Kelley Blue Book Expects Green Car Prices to Decrease by Year's End
If you're considering a green vehicle, you may want to wait a few months. According to KBB.com, fuel-efficient vehicle values are likely to fall 15 percent by year-end, due to stabilizing gas prices and a return to normal production levels for Japanese manufacturers.
So far in 2011, Kelley Blue Book reported significant strength among values of fuel-efficient subcompact, compact and hybrid cars. From January through May of this year, fuel-efficient vehicle values increased 20 to 25 percent, surpassing the used-car market average increase of 5 percent during the same time period. KBB attributes this steep increase to a few things:
- Average gas prices increased from \Average gas prices increased from \•.00 on January 1 to \•.97 per gallon on May 15..00 on January 1 to \Average gas prices increased from \•.00 on January 1 to \•.97 per gallon on May 15..97 per gallon on May 15.
- The earthquake and tsunami that struck Japan severely constrained Japanese vehicle production.
- Continued supply constraints of good-condition vehicles due to reduced leasing and trade-ins.
Japanese manufacturers plan to have their production facilities back to 100 percent capacity by September. With gas prices on the decline and Japanese vehicle and part production recovering, demand for fuel-efficient vehicles is waning. As a result, dealers are becoming more reluctant to pay premium prices for these vehicles at auction.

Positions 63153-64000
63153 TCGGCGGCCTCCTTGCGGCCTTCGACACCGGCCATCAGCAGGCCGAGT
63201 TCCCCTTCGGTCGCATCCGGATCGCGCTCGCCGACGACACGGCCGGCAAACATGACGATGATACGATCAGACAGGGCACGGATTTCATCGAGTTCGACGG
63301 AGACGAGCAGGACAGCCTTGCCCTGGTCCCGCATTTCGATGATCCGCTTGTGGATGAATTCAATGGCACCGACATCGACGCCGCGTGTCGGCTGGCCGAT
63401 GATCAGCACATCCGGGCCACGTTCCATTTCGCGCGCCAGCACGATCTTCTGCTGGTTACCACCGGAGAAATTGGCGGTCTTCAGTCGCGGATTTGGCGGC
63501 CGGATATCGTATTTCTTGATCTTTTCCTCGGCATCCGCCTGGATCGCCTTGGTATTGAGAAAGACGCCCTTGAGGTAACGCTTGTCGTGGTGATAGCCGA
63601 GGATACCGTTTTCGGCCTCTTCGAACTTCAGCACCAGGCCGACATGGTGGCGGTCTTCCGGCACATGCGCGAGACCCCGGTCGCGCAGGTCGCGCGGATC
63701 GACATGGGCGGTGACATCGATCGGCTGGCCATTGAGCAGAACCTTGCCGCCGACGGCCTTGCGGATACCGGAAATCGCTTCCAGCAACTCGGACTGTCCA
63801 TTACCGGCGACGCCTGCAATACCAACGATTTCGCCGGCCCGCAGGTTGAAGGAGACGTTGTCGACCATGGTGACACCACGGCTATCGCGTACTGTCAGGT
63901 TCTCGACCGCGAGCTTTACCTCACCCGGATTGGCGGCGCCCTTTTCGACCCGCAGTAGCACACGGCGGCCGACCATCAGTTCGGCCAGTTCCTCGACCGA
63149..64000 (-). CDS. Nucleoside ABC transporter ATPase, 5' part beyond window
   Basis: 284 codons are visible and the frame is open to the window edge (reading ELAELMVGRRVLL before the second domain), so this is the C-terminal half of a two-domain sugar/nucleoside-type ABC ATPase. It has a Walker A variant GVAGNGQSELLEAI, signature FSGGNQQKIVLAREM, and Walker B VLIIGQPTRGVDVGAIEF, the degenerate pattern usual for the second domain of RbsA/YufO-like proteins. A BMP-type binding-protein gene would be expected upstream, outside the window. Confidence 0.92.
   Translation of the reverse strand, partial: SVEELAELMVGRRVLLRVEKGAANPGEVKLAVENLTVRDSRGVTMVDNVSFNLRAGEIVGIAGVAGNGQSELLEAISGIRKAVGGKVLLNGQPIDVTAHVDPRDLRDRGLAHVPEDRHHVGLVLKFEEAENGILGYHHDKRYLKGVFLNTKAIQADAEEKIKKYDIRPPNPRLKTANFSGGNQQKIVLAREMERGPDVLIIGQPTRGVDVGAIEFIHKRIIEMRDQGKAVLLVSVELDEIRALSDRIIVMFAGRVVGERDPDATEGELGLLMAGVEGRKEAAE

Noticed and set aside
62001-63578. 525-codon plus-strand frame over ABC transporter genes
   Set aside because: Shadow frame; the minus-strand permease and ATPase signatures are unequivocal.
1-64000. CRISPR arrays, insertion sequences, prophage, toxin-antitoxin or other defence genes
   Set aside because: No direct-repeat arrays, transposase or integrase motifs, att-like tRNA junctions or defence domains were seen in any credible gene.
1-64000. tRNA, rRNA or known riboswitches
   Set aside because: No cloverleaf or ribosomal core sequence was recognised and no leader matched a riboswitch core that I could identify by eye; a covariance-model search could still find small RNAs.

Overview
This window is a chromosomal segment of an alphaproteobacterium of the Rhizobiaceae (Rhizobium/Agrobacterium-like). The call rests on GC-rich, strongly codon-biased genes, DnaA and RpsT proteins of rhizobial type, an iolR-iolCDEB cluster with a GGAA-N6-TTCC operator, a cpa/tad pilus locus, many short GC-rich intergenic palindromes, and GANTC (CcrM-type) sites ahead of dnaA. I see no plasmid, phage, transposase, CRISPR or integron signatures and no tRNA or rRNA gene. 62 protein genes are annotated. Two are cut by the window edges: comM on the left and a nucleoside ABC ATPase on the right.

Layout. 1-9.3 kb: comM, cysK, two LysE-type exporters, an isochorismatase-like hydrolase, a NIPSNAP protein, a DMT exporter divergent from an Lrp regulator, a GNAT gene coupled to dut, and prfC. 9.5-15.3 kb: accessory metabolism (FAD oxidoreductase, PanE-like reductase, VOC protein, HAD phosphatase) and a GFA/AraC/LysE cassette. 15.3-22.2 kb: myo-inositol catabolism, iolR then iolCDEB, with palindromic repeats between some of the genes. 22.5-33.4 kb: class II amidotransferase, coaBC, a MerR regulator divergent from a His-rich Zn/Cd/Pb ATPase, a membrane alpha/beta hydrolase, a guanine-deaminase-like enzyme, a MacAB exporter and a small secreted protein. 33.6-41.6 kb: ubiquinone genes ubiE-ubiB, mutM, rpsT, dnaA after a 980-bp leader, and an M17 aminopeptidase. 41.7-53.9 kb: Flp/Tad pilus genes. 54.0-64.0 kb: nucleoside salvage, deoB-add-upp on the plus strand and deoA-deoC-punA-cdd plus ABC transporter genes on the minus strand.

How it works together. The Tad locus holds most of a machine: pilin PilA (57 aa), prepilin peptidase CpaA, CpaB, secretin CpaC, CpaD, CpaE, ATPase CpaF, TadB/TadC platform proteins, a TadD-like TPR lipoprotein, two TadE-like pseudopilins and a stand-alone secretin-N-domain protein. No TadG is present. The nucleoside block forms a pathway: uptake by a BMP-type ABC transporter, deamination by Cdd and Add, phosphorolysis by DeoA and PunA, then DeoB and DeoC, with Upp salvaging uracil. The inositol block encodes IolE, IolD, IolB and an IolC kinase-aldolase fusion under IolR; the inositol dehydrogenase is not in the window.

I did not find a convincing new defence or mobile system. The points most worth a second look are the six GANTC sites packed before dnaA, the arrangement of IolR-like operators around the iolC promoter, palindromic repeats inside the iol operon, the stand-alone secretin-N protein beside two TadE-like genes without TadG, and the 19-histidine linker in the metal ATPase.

"While depreciation has been relatively mild so far, based on changes in gas prices and issues with supply, Kelley Blue Book believes a significant 15 percent correction is likely by the end of the year," said Alec Gutierrez, Manager of Vehicle Valuation for Kelley Blue Book. "If we take a look back at the auction market in 2008 when gas prices hit $4.00 per gallon, we can foresee drops during the next few months."
With values inflated 20 percent since the beginning of the year, KBB predicts that we will surpass the drops during the peak of the recession. But, the key factor in determining the July to December drop in fuel-efficient vehicle values is fuel prices.